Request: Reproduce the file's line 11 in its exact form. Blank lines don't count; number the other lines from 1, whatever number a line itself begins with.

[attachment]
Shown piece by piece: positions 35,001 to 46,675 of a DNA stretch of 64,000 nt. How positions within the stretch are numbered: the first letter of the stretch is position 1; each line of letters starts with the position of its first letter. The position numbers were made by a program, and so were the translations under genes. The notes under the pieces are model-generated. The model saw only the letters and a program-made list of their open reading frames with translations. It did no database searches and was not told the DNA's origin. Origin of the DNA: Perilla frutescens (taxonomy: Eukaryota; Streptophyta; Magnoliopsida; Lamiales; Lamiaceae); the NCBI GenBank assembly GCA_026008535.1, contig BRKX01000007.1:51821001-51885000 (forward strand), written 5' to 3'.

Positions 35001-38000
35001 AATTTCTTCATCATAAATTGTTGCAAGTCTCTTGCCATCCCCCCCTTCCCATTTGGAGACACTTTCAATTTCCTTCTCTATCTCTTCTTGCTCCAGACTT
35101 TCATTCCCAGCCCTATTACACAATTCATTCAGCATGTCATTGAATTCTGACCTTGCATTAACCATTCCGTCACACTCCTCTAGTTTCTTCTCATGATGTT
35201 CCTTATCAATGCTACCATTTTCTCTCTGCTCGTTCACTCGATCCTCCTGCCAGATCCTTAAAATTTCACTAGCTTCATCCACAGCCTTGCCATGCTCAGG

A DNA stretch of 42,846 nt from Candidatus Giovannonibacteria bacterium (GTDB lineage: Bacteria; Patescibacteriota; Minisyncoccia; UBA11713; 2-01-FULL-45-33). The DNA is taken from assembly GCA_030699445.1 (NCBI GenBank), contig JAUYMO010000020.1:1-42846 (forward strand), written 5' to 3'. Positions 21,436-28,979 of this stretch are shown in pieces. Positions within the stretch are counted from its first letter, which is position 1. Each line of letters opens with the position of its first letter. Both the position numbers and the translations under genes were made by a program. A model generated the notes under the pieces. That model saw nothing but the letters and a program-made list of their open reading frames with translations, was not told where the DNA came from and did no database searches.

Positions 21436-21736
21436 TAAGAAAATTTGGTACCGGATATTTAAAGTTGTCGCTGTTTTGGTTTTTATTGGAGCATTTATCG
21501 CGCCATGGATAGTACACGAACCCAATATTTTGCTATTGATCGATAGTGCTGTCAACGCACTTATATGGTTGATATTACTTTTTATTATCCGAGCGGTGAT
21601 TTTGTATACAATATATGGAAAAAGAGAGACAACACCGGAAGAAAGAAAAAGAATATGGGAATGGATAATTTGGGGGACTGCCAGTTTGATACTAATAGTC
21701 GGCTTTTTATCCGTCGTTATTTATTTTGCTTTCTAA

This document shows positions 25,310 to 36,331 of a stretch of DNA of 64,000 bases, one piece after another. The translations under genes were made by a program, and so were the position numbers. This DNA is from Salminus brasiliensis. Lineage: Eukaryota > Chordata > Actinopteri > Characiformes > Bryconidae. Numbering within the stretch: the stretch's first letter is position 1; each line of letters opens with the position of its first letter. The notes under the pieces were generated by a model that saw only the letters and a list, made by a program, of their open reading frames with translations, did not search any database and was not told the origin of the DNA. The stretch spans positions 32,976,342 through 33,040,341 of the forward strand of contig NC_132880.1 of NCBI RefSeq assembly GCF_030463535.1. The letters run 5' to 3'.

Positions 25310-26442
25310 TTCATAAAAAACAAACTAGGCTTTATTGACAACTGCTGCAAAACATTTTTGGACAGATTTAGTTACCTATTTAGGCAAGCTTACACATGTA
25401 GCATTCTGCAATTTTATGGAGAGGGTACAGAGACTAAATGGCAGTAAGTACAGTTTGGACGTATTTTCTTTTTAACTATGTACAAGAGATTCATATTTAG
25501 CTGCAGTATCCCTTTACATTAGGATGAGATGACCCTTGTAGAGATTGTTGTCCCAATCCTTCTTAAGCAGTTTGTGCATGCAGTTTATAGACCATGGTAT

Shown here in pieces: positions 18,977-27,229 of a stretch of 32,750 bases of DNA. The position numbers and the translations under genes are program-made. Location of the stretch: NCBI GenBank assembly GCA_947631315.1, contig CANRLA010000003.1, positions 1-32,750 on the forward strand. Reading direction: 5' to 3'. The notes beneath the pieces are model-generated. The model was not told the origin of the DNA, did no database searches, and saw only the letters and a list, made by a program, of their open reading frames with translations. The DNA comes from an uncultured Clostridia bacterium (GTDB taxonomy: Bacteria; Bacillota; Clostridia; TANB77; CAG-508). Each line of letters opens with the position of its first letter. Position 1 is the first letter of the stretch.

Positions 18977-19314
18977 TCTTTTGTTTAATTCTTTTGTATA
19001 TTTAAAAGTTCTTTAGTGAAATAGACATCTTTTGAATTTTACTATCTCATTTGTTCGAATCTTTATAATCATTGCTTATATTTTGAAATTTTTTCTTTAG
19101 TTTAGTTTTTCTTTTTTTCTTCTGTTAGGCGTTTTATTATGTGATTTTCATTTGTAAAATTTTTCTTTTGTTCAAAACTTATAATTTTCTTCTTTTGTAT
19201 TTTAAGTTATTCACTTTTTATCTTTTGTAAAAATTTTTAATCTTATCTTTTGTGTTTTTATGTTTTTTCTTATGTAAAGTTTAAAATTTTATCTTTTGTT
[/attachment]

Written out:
21701 GGCTTTTTATCCGTCGTTATTTATTTTGCTTTCTAA